Building Consistency: Telegraphing Your Shot
by Blake Takkunen
This article is part of a series titled “Building Consistency” that is targeted at newer and developing players. Many of the tips in this series may or may not be displayed by many of the top pros, most of which have spent years developing and honing their own technique. The purpose of this article is to provide a foundation of fundamentals on which lesser-experienced players may build and hopefully help elevate their games in the long run.
An easy way for developing players to add consistency to their game is to telegraph their shots. By telegraphing, I mean that it should be obvious what type of shot the player is throwing at or before their reach back. Telegraphing helps a player commit the disc and their body to their desired line early in their shot and can help decrease variance in their swing plane and hyzer/anhyzer angles as well as reduce off-axis torque that can affect the disc's flight.
Basically, at the peak of your back swing you want the disc to be at the angle on which you intend to throw.
Often you will come across players that appear to be throwing one type of shot at their back swing only to perform a throw of an entirely different angle. While this may work for them, unless you have spent years practicing and throwing this way, you are more likely to skew your throw with missed angles and unintentional wrist rolls. Small, mid-throw adjustments are often the most likely things that go wrong and affect timing and accuracy. It is much easier to consistently execute under a “set and forget” system of fundamentals as it allows you to concentrate on pulling through the shot on a constant plane rather than making on-the-fly adjustments with narrow margins of error.
This is the most basic of shot telegraphs as it is an item that is often emphasized when teaching basic form to newer players. At the back swing, the disc should be flat and parallel to the ground.
Telegraphing a hyzer requires slight adjustment in the orientation of your arm. To show/commit to a hyzer, the disc should stay on the same orientation with the forearm, but your arm should turn so that the inside of the forearm faces slightly upwards and the throwing hand will be below the disc.
Telegraphing an anhyzer has the opposite affect on the forearm's orientation. For an anhyzer, the inside of the forearm faces slightly downwards and the hand will be above the disc.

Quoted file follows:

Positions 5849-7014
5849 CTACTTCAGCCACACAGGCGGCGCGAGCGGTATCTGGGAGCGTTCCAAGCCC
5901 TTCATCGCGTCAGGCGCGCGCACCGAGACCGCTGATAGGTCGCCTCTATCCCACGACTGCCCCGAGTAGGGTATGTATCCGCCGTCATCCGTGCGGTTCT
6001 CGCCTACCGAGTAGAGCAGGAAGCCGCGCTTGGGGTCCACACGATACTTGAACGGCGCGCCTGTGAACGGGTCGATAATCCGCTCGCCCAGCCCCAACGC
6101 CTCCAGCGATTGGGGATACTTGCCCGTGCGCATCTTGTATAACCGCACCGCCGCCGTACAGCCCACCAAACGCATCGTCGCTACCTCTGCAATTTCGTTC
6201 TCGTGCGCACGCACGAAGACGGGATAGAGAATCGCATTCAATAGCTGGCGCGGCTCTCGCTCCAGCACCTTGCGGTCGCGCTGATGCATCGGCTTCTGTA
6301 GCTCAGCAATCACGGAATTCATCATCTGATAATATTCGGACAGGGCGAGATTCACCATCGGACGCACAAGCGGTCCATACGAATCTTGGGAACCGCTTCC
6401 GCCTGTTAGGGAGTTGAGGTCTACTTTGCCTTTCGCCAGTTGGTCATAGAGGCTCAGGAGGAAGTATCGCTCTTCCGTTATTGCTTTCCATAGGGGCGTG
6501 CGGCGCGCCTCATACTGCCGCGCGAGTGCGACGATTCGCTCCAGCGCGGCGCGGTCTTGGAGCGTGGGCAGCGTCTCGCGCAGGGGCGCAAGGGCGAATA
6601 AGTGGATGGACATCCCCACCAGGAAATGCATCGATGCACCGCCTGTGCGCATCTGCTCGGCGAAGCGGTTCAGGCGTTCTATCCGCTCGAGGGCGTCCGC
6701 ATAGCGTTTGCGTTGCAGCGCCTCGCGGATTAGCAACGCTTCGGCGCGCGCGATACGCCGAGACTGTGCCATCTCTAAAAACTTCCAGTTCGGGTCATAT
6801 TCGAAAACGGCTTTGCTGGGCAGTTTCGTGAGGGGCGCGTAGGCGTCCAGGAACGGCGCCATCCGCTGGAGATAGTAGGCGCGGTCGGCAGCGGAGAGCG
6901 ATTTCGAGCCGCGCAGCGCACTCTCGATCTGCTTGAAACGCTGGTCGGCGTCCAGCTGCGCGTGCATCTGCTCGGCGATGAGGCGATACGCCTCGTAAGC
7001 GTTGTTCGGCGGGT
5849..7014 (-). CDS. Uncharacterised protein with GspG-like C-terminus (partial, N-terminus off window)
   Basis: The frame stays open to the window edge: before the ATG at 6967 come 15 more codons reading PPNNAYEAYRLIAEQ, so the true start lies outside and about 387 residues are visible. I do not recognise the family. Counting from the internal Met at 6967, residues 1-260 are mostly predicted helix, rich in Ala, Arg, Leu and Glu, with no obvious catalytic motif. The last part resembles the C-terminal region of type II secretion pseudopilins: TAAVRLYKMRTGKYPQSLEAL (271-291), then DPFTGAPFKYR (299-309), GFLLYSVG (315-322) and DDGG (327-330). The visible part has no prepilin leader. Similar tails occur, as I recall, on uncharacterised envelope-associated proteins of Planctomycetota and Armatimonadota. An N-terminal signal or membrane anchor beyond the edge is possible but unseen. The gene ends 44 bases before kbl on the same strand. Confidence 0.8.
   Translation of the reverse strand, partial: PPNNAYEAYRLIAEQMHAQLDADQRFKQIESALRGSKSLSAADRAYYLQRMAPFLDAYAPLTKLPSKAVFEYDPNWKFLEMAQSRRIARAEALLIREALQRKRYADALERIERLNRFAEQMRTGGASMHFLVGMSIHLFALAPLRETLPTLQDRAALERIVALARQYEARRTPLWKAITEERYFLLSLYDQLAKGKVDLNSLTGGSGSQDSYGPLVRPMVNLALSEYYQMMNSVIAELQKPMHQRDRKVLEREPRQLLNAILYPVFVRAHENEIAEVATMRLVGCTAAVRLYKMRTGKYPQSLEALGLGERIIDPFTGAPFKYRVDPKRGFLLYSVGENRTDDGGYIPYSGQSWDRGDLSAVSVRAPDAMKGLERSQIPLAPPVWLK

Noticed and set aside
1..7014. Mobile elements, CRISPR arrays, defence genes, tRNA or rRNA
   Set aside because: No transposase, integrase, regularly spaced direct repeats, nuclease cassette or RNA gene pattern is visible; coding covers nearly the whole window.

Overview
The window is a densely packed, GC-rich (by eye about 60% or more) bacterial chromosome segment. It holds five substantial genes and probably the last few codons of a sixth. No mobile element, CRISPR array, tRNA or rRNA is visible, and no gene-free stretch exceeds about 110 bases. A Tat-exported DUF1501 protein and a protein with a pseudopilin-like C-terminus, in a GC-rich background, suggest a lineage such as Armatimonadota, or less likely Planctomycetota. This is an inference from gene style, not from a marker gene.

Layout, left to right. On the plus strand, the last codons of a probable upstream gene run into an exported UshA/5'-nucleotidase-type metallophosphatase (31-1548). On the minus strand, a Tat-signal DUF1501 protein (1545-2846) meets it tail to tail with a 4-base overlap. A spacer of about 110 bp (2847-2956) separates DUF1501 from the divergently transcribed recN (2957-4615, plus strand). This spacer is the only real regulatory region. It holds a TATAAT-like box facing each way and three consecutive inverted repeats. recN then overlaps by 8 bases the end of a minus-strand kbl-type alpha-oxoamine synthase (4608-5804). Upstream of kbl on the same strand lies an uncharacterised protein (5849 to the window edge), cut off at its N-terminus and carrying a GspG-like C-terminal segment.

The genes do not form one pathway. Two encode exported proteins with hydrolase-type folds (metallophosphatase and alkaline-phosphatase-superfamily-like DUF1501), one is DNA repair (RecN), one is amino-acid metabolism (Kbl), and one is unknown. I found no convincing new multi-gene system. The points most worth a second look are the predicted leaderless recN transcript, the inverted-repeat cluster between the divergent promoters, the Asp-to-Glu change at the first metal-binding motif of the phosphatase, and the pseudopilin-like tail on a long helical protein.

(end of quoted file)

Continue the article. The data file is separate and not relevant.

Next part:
Bent Elbow Reach Back:
For players that throw with a bent elbow reach back, the principles are the same but will vary slightly depending upon how bent your elbow is at the start.
Error Tendencies of Improper Telegraphing:
So far I have touched on problems that arise when you do not telegraph the same shot you are attempting to throw but I have not mentioned them explicitly. These problems really only occur when your timing is less than perfect. However, in my opinion developing players are better off removing this timing from the equation altogether.
Showing anhyzer and throwing flat:
While this may aid some players in getting the nose down, possible problems include a wrist roll over (which makes discs fly more understable) and increased tendency for grip locks.
Showing anhyzer and throwing hyzer:
Possible problems include wrist rolls over (more common) and under, throwing with less hyzer angle than intended, and a tendency to pull hyzers nose up.
Showing hyzer and throwing flat:
Possible problems include wrist rolls under (more common) and over as well as tendencies to throw with more hyzer angle than intended.
Showing hyzer and throwing anhyzer:
Possible problems include wrist rolls over and increased tendency for grip locks.
Showing flat and throwing hyzer:
Possible problems include wrist rolls under and nose up releases.
Showing flat and throwing anhyzer:
Possible problems include wrist rolls over and throwing with more anhyzer angle than intended.
*Photos of John Kretzschmar
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